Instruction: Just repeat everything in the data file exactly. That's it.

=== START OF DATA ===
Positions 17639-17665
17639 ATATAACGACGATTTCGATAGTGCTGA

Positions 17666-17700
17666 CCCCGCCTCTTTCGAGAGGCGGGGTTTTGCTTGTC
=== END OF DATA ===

Positions 17639-17665
17639 ATATAACGACGATTTCGATAGTGCTGA

Positions 17666-17700
17666 CCCCGCCTCTTTCGAGAGGCGGGGTTTTGCTTGTC